Do You Like Them TODAY?
: The more specific you are with your vendors and suppliers, the greater the likelihood that you?ll get the service you expect.
Ambiguity can be a problem when dealing with vendors and suppliers. If you?re not clear in communicating your expectations, you may not get the results you want, as you will see below.
One week each summer, we visit my wife’s family in the Adirondack Mountains in upstate New York. During the vacation, we go to the Great Escape theme park with some of the family.
On the way to the park this year, we stopped at a sub shop to pick up some sandwiches for lunch. We ordered our subs and walked over to the display with the bags of potato chips. There were several varieties including plain, barbecue, salt and vinegar, and sour cream & onion.
My niece, who was trying to finalize her order for her daughter and teenage sister, quickly scanned the chips and snatched a bag off the shelf. She asked her sister, “Do you like sour cream and onion potato chips?” The sister paused, thought a moment, and replied, “Sometimes.” As the clerk was waiting to ring up the order, my niece impatiently asked, “WELL, do you like them TODAY?”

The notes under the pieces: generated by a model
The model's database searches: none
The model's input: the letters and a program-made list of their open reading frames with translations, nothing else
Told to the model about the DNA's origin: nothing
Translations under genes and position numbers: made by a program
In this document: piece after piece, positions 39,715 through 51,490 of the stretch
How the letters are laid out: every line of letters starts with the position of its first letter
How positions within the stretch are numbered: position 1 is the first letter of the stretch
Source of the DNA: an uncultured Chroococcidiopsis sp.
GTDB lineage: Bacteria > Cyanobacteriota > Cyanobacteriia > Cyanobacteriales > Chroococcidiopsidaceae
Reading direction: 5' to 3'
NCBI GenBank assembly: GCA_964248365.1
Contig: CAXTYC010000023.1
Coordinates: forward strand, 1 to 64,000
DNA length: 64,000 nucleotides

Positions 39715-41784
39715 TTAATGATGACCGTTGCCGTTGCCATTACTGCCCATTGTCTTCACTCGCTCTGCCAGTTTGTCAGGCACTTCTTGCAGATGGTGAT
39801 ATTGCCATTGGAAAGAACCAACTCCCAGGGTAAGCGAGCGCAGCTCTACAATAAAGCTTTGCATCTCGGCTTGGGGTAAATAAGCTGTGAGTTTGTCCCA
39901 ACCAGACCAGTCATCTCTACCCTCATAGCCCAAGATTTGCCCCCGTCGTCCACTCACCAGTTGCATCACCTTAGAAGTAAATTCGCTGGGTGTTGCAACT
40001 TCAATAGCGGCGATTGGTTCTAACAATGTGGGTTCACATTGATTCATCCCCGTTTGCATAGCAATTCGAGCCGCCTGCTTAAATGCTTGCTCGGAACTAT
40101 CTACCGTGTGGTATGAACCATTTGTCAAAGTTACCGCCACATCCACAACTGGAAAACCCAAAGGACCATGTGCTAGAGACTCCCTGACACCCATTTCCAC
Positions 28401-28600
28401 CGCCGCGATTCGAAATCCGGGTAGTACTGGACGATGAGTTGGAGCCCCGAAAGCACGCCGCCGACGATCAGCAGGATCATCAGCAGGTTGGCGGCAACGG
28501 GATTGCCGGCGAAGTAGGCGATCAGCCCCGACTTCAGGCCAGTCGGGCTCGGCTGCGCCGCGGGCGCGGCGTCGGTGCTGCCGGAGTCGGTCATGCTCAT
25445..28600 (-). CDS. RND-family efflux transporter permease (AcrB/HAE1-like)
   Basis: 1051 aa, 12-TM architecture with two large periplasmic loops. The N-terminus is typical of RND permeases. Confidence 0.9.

After a series of dirty looks back and forth between my two nieces, they settled on the sour cream and onion chips.
Even though most businesses make decisions far more important than selecting potato chips, you can see that ambiguous responses, like this example, can leave far too much room for interpretation and miscommunication.
Look closely at the details of your vendor contracts and your in-house service-level agreements. Make sure that all of the essential details are clearly specified. The more specific you are with your vendors and suppliers, the greater the likelihood that you?ll get the service you expect.
Ron Rosenberg helps organizations get more customers than they know what to do with and keep them for life. For a Free Special Report with 44 Proven Customer Service tips, visit www.qualitytalk.com/tips.
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